Well… I tried a serial to servo controller which worked fine, but required nearly a second between commands (0.88 seconds to be precise) and didn’t maintain the pulses for any longer than that time. It was okay as a proof of concept, but no good for controlling servo speed from my Python program. The alternative was to download and install ServoBlaster.
I did damage one Raspberry Pi by connecting the servo straight to the outputs. Not sure what the problem was as I was being careful. It seemed better economy to create a buffer board.
The buffer board is single sided and uses a 74LS245. I’m being a bit lazy as the ‘245 is intended to be a bi-directional tristate buffer and I’m forcing it to work in one direction. The advantage with this is that the inputs and outputs are pretty much in line. I can minimise the number of links required and ensure that only a single-sided board is needed. An alternative might be the 74HC541, but I didn’t have these and I’d have to re-design the board. Maybe another day…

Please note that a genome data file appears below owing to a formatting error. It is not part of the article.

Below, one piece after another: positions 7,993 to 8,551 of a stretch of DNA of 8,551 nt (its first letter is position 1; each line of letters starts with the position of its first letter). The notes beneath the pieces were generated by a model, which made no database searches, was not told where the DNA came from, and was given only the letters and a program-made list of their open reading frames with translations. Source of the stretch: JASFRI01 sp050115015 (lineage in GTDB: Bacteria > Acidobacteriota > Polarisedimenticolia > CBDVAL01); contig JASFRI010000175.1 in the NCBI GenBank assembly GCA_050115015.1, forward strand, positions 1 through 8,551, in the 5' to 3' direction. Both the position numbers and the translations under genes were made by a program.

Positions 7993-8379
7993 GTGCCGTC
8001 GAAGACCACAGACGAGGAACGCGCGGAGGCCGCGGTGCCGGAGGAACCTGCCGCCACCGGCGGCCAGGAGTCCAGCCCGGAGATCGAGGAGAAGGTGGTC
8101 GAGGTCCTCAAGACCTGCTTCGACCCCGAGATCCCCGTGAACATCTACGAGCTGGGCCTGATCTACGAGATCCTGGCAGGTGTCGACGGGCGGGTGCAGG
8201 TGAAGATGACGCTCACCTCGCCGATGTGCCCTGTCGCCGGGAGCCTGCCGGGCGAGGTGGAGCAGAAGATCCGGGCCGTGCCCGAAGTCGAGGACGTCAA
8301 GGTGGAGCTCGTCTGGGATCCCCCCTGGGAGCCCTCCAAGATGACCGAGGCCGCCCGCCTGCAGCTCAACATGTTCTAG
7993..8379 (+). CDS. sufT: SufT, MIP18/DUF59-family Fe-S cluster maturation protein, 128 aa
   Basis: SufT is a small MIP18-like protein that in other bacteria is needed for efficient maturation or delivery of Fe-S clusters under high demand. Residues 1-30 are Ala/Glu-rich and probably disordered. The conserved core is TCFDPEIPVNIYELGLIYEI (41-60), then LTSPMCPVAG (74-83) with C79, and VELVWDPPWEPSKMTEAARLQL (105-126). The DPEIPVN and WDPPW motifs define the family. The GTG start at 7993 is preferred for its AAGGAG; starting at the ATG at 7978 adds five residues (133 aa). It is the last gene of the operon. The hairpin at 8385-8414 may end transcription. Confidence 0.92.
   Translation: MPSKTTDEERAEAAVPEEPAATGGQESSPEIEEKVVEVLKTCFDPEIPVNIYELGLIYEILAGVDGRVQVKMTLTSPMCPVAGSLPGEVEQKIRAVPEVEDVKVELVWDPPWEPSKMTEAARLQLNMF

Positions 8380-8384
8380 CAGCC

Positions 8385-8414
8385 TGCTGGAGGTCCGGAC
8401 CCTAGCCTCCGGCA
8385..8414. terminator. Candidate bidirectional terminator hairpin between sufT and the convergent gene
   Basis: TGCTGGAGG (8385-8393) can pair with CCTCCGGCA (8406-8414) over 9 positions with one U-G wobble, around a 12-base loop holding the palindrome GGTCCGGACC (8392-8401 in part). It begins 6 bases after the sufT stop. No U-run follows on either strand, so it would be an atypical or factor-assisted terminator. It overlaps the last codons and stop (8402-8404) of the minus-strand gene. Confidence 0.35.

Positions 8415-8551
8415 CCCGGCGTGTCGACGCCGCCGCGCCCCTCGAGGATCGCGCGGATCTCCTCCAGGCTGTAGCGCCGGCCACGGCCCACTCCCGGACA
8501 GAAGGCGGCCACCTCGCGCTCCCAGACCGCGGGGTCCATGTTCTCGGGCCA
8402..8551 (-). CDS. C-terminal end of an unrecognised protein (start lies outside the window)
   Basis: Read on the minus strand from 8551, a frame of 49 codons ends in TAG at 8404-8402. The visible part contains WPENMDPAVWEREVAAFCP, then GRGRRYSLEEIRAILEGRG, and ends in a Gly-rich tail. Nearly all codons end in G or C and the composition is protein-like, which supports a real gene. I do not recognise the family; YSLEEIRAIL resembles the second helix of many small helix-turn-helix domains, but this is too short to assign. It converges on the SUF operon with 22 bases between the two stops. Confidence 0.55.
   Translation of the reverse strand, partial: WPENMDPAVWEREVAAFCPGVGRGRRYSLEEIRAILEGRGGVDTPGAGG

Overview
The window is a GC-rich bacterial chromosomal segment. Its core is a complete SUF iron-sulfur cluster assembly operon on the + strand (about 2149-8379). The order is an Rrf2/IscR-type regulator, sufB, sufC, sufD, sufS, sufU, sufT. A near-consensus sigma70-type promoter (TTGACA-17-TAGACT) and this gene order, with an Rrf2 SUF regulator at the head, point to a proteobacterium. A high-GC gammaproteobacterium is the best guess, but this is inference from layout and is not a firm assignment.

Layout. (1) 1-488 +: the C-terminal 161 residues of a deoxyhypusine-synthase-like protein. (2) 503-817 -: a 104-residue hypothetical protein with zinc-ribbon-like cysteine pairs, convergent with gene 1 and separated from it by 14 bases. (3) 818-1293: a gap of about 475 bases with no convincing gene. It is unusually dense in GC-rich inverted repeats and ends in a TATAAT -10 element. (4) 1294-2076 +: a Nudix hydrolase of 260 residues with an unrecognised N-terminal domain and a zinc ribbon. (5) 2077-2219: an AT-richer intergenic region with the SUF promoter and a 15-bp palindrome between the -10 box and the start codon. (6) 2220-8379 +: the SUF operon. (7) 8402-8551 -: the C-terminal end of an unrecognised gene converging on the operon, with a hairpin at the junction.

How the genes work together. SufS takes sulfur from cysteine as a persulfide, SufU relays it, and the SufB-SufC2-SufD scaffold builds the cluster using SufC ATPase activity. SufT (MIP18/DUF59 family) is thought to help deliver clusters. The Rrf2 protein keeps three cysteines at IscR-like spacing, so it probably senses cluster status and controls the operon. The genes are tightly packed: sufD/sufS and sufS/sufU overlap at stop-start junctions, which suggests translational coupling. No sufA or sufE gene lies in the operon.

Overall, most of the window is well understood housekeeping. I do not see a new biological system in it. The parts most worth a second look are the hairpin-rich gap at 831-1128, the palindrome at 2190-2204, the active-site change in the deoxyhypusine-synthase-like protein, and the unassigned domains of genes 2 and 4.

Here are the files for the buffer board. It uses a 26 way connector for GPIO, a bunch of 3-way connectors for the servos, 74LS245 octal buffer, 7805 regulator and a couple capacitors to keep the power supply happy.